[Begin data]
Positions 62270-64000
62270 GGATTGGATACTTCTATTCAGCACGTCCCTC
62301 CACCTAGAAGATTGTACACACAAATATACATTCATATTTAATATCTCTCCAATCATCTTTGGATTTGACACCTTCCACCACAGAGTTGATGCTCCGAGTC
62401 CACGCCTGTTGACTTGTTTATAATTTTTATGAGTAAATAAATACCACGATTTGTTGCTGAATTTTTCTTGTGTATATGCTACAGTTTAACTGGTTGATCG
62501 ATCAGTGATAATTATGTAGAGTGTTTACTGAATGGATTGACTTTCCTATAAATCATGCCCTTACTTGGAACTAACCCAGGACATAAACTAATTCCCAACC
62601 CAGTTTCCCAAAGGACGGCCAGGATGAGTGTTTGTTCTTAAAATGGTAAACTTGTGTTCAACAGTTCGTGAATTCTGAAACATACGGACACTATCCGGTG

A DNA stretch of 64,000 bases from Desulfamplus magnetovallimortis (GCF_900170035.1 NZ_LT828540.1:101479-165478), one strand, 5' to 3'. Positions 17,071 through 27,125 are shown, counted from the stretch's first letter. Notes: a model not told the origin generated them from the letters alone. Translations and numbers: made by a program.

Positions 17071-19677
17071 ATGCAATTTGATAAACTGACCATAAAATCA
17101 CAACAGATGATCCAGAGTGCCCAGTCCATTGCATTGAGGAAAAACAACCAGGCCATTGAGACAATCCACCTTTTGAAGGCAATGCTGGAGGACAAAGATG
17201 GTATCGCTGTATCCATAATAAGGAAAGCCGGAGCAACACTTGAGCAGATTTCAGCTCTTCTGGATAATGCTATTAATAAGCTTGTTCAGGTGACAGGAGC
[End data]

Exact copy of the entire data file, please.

Positions 62270-64000
62270 GGATTGGATACTTCTATTCAGCACGTCCCTC
62301 CACCTAGAAGATTGTACACACAAATATACATTCATATTTAATATCTCTCCAATCATCTTTGGATTTGACACCTTCCACCACAGAGTTGATGCTCCGAGTC
62401 CACGCCTGTTGACTTGTTTATAATTTTTATGAGTAAATAAATACCACGATTTGTTGCTGAATTTTTCTTGTGTATATGCTACAGTTTAACTGGTTGATCG
62501 ATCAGTGATAATTATGTAGAGTGTTTACTGAATGGATTGACTTTCCTATAAATCATGCCCTTACTTGGAACTAACCCAGGACATAAACTAATTCCCAACC
62601 CAGTTTCCCAAAGGACGGCCAGGATGAGTGTTTGTTCTTAAAATGGTAAACTTGTGTTCAACAGTTCGTGAATTCTGAAACATACGGACACTATCCGGTG

A DNA stretch of 64,000 bases from Desulfamplus magnetovallimortis (GCF_900170035.1 NZ_LT828540.1:101479-165478), one strand, 5' to 3'. Positions 17,071 through 27,125 are shown, counted from the stretch's first letter. Notes: a model not told the origin generated them from the letters alone. Translations and numbers: made by a program.

Positions 17071-19677
17071 ATGCAATTTGATAAACTGACCATAAAATCA
17101 CAACAGATGATCCAGAGTGCCCAGTCCATTGCATTGAGGAAAAACAACCAGGCCATTGAGACAATCCACCTTTTGAAGGCAATGCTGGAGGACAAAGATG
17201 GTATCGCTGTATCCATAATAAGGAAAGCCGGAGCAACACTTGAGCAGATTTCAGCTCTTCTGGATAATGCTATTAATAAGCTTGTTCAGGTGACAGGAGC